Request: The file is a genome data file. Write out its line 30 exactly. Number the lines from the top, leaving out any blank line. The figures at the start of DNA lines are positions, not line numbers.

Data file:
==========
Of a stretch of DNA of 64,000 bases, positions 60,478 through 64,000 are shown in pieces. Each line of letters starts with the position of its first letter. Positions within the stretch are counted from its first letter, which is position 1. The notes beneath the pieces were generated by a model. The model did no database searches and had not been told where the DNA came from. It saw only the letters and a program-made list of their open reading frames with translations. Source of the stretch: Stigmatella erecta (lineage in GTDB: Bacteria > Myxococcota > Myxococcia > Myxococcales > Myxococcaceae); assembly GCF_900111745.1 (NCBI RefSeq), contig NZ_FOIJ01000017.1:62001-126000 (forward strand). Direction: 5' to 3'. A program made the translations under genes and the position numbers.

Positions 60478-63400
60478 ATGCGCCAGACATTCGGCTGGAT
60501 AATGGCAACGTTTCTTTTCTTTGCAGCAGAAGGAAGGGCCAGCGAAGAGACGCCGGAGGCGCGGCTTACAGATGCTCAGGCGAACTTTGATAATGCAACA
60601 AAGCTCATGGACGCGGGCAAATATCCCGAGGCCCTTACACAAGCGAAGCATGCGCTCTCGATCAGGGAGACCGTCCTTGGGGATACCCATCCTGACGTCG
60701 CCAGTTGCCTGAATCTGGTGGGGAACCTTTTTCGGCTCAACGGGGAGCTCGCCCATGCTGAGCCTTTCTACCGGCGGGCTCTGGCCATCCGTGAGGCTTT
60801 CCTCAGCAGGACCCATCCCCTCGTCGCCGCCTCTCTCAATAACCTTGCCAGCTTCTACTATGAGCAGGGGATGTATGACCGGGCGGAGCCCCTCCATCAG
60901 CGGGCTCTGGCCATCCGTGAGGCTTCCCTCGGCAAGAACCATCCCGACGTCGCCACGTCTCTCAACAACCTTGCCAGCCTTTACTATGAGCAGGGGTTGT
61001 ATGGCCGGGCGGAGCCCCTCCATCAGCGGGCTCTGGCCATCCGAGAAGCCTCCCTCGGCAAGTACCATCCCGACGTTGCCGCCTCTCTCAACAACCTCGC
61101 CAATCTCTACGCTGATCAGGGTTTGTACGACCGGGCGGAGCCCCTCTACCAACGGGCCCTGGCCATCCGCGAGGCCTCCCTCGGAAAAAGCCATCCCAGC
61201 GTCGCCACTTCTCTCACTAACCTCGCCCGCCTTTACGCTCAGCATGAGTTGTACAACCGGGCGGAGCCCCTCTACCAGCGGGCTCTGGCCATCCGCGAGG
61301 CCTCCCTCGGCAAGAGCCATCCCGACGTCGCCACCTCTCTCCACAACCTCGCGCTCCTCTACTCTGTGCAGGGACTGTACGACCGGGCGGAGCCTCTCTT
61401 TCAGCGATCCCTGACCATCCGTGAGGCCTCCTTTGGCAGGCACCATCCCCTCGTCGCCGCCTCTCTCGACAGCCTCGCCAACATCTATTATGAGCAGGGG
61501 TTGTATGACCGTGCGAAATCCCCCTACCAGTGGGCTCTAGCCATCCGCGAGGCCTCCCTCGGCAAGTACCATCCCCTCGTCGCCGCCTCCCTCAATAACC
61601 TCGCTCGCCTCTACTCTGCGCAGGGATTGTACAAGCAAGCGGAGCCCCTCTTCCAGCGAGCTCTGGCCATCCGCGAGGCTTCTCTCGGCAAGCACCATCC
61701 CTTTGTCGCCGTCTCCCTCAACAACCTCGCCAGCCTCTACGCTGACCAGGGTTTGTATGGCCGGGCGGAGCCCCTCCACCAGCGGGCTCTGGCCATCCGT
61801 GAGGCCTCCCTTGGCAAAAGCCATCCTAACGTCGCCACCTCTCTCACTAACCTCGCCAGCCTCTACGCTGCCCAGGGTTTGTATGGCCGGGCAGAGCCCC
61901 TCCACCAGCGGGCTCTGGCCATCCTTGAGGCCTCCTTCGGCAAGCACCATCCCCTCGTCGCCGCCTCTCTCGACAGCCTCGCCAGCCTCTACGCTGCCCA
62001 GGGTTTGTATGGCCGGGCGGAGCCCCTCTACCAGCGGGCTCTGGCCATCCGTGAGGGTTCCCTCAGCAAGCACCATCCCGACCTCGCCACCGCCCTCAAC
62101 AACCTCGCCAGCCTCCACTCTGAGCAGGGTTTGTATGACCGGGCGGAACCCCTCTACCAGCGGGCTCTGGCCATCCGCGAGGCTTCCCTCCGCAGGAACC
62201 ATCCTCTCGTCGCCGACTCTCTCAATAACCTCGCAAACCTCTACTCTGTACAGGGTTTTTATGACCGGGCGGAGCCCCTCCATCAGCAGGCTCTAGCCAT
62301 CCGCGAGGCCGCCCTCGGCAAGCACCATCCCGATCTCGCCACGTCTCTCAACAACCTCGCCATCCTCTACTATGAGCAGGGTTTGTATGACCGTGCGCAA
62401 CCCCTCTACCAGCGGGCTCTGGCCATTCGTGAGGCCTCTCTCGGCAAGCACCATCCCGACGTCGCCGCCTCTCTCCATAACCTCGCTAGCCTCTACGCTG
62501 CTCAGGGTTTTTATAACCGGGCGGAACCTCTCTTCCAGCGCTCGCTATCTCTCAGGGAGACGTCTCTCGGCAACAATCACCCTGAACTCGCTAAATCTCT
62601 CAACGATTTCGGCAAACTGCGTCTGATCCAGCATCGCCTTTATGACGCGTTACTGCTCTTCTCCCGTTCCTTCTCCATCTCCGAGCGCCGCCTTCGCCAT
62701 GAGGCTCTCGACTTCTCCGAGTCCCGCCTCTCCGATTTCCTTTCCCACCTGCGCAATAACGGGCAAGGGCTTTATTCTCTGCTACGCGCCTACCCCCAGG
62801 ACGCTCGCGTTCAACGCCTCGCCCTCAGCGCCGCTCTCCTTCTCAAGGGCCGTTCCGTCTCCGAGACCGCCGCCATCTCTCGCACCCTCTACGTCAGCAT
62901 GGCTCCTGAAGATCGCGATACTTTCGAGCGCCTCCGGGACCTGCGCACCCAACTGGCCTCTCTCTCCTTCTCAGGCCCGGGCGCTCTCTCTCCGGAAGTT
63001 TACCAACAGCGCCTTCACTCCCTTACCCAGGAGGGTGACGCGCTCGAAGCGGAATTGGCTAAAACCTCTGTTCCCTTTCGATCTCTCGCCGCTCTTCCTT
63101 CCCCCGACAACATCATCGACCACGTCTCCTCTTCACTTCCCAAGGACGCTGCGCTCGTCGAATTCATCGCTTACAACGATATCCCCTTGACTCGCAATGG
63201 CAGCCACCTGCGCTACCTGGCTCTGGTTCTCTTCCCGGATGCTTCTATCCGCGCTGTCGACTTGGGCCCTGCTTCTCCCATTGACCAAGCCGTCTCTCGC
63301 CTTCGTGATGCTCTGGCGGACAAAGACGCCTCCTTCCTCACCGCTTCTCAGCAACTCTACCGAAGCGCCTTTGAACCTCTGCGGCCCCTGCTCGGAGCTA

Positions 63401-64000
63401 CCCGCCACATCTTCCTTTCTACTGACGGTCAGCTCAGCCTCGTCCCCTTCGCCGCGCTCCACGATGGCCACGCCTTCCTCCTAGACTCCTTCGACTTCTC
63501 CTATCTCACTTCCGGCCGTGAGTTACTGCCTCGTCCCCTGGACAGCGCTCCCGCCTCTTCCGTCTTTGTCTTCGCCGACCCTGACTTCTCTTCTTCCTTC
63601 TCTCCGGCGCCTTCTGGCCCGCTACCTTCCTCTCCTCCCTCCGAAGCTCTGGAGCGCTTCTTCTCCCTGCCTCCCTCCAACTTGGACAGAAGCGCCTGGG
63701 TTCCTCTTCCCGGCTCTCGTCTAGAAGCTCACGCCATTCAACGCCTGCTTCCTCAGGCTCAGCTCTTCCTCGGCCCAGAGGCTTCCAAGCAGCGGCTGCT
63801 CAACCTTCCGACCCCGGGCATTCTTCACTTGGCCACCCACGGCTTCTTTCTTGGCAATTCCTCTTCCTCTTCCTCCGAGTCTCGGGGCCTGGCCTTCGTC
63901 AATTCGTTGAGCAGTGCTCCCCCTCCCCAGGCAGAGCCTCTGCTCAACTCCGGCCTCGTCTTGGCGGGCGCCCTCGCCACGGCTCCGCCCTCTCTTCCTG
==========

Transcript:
63101 CCCCCGACAACATCATCGACCACGTCTCCTCTTCACTTCCCAAGGACGCTGCGCTCGTCGAATTCATCGCTTACAACGATATCCCCTTGACTCGCAATGG